WASHINGTON -- U.S. housing starts rose less than expected in May, likely reflecting labor and material constraints, but the overall trend remained consistent with strength in the housing market.
Though permits for future home construction fell, that followed a surge in April, which hoisted them above the 1 million-unit mark. The pullback last month reflected a drop in the volatile multi-family sector, but permits for single-family construction touched their highest level in five years.
The Commerce Department said Tuesday housing starts rose 6.8 percent to a seasonally adjusted annual rate of 914,000 units. April's starts were revised up to show a 856,000-unit pace instead of the previously reported 853,000 units.
Economists polled by Reuters had expected groundbreaking to rise to a 950,000-unit rate last month.
Builders, who are ramping up construction to meet demand for housing against the backdrop very low inventory, have been complaining about labor shortages and increased material costs.
Sentiment among single-family home builders hit a seven-year high in June, a report showed on Monday, amid optimism over current and future home sales.
Lean inventories are pushing up home prices, which are in turn boosting consumer confidence and spurring consumption, helping soften the blow on the economy from tighter fiscal policy and slowing global demand.
The Federal Reserve has targeted housing as channel to boost growth, through monthly purchases of $85 billion in government and mortgage-backed securities.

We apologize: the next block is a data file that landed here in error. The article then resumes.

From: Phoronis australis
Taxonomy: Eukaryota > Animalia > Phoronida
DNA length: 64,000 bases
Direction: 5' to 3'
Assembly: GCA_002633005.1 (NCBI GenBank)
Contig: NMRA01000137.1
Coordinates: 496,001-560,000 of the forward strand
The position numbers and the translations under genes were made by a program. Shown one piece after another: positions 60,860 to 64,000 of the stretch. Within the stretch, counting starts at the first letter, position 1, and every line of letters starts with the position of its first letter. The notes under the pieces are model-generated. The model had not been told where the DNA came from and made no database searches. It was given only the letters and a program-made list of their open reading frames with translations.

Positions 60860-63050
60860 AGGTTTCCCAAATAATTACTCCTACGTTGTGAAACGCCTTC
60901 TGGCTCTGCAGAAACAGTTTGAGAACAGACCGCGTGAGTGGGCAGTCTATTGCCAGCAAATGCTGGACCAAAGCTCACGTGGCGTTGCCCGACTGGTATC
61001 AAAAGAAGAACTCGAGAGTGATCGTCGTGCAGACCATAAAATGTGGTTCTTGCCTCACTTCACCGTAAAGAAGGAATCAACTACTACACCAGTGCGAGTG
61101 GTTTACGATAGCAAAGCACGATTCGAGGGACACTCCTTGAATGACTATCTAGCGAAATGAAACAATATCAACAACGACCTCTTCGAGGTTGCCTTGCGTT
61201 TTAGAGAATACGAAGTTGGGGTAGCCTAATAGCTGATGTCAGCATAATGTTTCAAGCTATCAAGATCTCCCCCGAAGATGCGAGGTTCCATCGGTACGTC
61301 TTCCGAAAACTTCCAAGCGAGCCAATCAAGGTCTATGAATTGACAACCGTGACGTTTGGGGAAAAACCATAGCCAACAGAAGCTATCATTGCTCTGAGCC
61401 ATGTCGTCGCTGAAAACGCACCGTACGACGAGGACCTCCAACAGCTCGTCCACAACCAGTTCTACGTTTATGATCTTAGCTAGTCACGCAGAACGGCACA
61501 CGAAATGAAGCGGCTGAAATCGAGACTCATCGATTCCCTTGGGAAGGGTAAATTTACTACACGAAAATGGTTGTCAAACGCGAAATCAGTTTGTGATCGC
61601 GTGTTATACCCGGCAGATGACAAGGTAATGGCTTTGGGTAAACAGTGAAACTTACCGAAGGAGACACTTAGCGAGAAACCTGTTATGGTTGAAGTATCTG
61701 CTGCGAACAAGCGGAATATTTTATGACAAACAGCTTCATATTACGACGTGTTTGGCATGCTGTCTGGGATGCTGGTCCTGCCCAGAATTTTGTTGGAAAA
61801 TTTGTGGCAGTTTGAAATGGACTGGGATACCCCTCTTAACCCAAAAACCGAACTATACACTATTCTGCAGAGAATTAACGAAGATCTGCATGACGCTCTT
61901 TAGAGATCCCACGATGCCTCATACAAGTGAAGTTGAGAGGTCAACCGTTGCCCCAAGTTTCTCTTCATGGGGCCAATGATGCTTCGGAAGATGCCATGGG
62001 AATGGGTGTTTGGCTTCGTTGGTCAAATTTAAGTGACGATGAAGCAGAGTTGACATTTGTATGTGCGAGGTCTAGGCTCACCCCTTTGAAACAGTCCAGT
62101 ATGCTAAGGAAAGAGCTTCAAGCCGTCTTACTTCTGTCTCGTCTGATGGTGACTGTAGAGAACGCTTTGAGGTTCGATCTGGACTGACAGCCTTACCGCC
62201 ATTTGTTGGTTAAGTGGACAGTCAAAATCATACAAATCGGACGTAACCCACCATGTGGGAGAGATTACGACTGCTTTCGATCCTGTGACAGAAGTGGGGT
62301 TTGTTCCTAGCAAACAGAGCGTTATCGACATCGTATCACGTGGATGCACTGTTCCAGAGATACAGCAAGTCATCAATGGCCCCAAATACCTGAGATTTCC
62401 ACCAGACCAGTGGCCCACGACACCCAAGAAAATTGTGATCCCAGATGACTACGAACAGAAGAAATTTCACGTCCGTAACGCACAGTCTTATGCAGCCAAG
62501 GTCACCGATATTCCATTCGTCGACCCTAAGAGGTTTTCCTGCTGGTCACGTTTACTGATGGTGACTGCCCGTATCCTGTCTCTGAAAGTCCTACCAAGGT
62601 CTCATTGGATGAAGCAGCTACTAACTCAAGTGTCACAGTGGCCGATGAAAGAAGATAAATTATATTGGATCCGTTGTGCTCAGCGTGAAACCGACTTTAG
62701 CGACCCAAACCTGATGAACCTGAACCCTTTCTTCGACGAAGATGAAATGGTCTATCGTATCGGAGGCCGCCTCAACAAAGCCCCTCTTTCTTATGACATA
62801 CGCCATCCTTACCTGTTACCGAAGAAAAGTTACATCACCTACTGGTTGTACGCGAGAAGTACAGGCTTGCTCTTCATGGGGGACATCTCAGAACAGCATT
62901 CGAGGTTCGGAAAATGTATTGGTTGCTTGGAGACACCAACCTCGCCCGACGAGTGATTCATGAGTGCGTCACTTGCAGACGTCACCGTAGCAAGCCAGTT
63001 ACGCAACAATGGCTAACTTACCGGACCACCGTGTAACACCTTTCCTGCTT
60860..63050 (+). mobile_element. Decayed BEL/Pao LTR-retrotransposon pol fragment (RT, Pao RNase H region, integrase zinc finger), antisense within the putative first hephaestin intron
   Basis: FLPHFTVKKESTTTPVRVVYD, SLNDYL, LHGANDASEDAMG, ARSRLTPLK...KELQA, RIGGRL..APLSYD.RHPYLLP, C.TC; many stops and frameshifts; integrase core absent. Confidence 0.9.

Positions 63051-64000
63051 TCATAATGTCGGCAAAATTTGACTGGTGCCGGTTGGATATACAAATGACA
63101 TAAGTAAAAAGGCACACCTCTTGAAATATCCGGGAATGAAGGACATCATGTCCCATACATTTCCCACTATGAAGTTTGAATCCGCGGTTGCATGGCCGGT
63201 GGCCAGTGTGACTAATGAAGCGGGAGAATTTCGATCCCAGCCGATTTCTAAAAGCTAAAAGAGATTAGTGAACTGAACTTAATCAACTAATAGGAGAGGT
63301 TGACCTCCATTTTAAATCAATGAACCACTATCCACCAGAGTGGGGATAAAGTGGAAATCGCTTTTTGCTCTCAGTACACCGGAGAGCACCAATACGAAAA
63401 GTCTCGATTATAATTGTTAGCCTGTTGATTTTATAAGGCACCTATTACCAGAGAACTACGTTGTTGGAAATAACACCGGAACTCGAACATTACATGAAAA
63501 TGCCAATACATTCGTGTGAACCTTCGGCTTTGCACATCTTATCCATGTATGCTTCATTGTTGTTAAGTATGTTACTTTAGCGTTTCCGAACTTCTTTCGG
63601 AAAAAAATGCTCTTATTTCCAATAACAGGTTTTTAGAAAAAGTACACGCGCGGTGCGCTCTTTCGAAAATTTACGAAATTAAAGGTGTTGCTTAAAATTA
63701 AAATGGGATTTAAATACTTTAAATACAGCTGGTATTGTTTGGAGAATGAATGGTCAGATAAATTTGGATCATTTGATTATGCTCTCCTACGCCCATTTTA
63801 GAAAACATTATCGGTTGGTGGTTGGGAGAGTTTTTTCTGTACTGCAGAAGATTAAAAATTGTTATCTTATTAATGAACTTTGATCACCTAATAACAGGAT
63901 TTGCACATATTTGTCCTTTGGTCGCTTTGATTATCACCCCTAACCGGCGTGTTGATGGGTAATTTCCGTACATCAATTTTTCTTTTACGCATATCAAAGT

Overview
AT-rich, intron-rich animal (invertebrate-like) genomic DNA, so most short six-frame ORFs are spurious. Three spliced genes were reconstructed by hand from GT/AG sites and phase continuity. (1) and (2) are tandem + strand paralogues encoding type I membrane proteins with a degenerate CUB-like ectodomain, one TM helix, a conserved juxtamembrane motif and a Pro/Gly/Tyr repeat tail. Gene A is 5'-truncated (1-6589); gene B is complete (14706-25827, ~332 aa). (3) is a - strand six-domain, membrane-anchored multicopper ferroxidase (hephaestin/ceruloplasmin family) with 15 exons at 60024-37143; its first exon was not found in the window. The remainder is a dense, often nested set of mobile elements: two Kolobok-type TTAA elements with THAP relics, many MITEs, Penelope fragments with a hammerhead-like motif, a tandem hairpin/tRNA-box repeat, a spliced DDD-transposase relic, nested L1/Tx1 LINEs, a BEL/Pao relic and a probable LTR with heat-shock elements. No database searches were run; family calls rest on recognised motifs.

Though residential construction only accounts for about 2.5 percent of gross domestic product, housing has a wider reach on the economy. Analysts estimate that for every single-family home built, at least three jobs lasting for a year are created.
Starts are expected to top a 1 million-unit pace this year.
Last month, groundbreaking for single-family homes, the largest segment of the market, rose 0.3 percent to a 599,000-unit pace. Starts for multi-family homes increased 21.6 percent to a 315,000-unit rate.
Permits to build homes fell 3.1 percent last month to a 974,000-unit pace. Permits for multi-family homes dropped 10 percent to a 352,000-unit rate. Permits for single-family homes rose 1.3 percent to a 622,000-units, the highest since May 2008.
9 Numbers That'll Tell You How the Economy's Really Doing
Housing Starts Pick Up in May, But Less Than Forecast
The gross domestic product measures the level of economic activity within a country. To figure the number, the Bureau of Economic Analysis combines the total consumption of goods and services by private individuals and businesses; the total investment in capital for producing goods and services; the total amount spent and consumed by federal, state, and local government entities; and total net exports. It's important, because it serves as the primary gauge of whether the economy is growing or not. Most economists define a recession as two or more consecutive quarters of shrinking GDP.